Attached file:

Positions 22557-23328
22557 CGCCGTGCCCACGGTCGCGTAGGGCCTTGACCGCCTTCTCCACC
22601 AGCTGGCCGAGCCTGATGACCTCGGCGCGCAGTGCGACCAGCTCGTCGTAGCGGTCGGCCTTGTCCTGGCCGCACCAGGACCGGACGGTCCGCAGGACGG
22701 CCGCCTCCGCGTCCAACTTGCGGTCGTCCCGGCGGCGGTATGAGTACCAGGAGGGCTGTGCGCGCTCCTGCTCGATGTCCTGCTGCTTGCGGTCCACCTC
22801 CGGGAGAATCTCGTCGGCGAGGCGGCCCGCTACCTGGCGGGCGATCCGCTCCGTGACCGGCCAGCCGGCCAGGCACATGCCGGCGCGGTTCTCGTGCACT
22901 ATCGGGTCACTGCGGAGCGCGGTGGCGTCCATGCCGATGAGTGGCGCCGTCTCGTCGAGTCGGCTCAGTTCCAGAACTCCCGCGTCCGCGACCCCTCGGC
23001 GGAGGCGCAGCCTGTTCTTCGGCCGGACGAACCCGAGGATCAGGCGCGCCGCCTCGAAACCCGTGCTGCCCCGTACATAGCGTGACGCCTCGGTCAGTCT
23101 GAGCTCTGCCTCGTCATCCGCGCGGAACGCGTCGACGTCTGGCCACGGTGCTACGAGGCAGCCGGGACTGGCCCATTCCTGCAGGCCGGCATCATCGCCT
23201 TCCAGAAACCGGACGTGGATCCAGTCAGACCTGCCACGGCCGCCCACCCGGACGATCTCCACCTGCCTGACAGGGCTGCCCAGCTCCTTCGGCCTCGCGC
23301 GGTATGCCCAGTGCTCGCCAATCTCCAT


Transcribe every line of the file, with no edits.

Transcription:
Positions 22557-23328
22557 CGCCGTGCCCACGGTCGCGTAGGGCCTTGACCGCCTTCTCCACC
22601 AGCTGGCCGAGCCTGATGACCTCGGCGCGCAGTGCGACCAGCTCGTCGTAGCGGTCGGCCTTGTCCTGGCCGCACCAGGACCGGACGGTCCGCAGGACGG
22701 CCGCCTCCGCGTCCAACTTGCGGTCGTCCCGGCGGCGGTATGAGTACCAGGAGGGCTGTGCGCGCTCCTGCTCGATGTCCTGCTGCTTGCGGTCCACCTC
22801 CGGGAGAATCTCGTCGGCGAGGCGGCCCGCTACCTGGCGGGCGATCCGCTCCGTGACCGGCCAGCCGGCCAGGCACATGCCGGCGCGGTTCTCGTGCACT
22901 ATCGGGTCACTGCGGAGCGCGGTGGCGTCCATGCCGATGAGTGGCGCCGTCTCGTCGAGTCGGCTCAGTTCCAGAACTCCCGCGTCCGCGACCCCTCGGC
23001 GGAGGCGCAGCCTGTTCTTCGGCCGGACGAACCCGAGGATCAGGCGCGCCGCCTCGAAACCCGTGCTGCCCCGTACATAGCGTGACGCCTCGGTCAGTCT
23101 GAGCTCTGCCTCGTCATCCGCGCGGAACGCGTCGACGTCTGGCCACGGTGCTACGAGGCAGCCGGGACTGGCCCATTCCTGCAGGCCGGCATCATCGCCT
23201 TCCAGAAACCGGACGTGGATCCAGTCAGACCTGCCACGGCCGCCCACCCGGACGATCTCCACCTGCCTGACAGGGCTGCCCAGCTCCTTCGGCCTCGCGC
23301 GGTATGCCCAGTGCTCGCCAATCTCCAT